Neil Thomson farms 607ha in partnership with his father and brother from Caverton Mill, Kelso, on the Scottish Borders growing combinable crops and brassicas. Some of the mainly medium loam and is let for potatoes, and the QMS Monitor Farm also has cattle and sheep
Vegetable planting tends to be when my frustration becomes all too palpable. The planter’s progress is governed by the abilities of the three people sitting and feeding the plants into the cups. It looks easy, and from my point of view, it is – until I try to show them how to do it, when suddenly I’m all fingers and thumbs.
Now I try to watch from a distance cursing, first at their apparent lack of speed, and second, at the rabbits eating the succulent plants as fast as we can plant them. The pests’ population has exploded and I am determined to control them.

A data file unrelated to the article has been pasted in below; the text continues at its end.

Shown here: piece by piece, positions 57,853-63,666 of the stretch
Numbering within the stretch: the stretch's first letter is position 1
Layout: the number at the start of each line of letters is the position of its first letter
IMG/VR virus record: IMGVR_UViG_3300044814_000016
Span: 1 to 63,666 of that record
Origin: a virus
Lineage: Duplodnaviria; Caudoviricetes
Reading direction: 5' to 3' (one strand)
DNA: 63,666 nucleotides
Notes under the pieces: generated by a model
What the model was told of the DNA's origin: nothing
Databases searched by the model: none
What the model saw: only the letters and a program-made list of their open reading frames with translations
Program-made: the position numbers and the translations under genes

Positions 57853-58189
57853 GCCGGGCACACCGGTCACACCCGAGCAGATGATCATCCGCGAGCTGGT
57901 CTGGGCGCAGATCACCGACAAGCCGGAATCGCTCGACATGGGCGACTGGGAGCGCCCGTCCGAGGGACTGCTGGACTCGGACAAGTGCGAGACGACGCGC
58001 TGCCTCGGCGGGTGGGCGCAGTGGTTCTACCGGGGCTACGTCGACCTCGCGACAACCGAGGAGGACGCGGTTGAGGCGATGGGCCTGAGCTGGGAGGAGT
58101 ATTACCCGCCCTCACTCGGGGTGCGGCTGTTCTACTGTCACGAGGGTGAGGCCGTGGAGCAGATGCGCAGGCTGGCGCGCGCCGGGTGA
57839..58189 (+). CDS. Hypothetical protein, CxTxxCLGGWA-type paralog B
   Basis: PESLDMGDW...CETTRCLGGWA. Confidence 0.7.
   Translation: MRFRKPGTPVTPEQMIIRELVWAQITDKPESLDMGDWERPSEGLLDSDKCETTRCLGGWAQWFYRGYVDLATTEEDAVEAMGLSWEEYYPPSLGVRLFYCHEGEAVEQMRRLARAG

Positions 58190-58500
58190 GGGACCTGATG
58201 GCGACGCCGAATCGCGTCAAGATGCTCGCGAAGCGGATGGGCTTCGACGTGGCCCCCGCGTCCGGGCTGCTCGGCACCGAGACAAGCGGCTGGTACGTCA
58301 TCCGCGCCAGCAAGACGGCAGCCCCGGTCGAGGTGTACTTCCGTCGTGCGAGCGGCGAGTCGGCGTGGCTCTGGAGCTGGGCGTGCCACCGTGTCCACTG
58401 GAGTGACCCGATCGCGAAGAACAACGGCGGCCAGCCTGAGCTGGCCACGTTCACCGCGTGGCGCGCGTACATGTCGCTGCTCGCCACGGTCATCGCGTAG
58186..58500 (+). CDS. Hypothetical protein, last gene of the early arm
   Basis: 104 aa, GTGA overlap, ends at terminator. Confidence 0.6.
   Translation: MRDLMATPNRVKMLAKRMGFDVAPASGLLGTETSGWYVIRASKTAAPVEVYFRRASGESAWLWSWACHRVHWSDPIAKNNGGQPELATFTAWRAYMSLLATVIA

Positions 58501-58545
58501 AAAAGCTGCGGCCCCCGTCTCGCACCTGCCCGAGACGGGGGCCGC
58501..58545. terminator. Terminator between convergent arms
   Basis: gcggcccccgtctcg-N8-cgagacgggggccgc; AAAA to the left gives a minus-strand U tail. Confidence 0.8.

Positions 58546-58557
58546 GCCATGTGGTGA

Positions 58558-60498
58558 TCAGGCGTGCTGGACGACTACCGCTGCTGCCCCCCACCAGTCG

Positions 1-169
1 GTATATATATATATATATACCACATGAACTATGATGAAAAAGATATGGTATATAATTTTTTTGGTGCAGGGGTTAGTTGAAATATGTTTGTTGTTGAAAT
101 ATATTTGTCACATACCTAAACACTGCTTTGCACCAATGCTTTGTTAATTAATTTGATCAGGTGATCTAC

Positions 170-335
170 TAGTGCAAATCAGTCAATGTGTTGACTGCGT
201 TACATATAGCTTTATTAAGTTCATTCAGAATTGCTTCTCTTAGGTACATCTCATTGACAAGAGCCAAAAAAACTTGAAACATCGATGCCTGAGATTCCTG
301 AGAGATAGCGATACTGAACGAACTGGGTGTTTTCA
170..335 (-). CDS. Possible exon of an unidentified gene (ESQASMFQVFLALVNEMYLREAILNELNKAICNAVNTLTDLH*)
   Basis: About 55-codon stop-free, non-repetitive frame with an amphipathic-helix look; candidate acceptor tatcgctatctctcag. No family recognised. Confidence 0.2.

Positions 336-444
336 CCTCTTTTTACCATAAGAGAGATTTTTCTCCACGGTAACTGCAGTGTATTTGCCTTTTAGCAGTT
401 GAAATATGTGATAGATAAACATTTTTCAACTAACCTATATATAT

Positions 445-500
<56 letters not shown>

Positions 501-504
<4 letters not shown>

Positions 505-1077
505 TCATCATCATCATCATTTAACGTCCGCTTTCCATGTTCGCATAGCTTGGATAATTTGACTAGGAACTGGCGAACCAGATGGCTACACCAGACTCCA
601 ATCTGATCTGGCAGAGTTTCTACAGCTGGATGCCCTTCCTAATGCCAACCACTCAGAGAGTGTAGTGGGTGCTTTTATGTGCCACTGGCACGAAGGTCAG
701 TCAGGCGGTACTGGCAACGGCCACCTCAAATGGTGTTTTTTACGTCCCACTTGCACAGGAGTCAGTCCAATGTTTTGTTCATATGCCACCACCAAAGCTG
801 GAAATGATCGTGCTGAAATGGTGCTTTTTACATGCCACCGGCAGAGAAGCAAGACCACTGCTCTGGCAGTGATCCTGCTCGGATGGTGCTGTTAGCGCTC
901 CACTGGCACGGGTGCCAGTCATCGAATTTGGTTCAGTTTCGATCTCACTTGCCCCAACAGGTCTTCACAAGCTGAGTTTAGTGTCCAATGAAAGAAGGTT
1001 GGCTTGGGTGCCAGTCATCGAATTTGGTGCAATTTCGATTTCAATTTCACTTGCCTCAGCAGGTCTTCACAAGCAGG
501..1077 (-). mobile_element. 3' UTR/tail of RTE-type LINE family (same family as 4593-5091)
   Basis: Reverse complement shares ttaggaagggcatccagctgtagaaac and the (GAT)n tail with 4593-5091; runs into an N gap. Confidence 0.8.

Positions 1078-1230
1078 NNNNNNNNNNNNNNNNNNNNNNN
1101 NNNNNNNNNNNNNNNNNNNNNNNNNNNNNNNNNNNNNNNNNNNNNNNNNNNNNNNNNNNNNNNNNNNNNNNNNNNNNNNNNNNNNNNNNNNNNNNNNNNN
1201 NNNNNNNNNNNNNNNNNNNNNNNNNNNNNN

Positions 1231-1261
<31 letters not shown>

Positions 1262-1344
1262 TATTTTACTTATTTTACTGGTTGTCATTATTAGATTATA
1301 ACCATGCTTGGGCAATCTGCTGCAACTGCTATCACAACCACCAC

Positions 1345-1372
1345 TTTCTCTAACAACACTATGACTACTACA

Ground conditions were excellent but I worried about a constant stiff breeze siphoning away any moisture. I can’t complain, though, as we gathered the driest first cut of silage we have had for a while and refreshing rain since then has done the world of good. This farm is mostly a sandpit and timely, frequent rain, is essential for a good harvest.
I know farmers can be demanding because I ask for this and then also for a dry spell to get the final cereal fungicides applied so I can enjoy a couple of days at the Royal Highland Show.
I have been selling wheat straw to. Holland! I was told by the driver to cram as many bales into a curtain-sider lorry as possible, making it look like a bloated cow.
I’m very happy with the price, though my back-of-envelope calculations suggest it must be costing the Dutchman a bucket-load – and even my limited understanding of economics cannot get my head around this trade.
I haven’t ascertained what exactly the straw will be used for, but if there’s a way of turning it into gold I want to find out about it.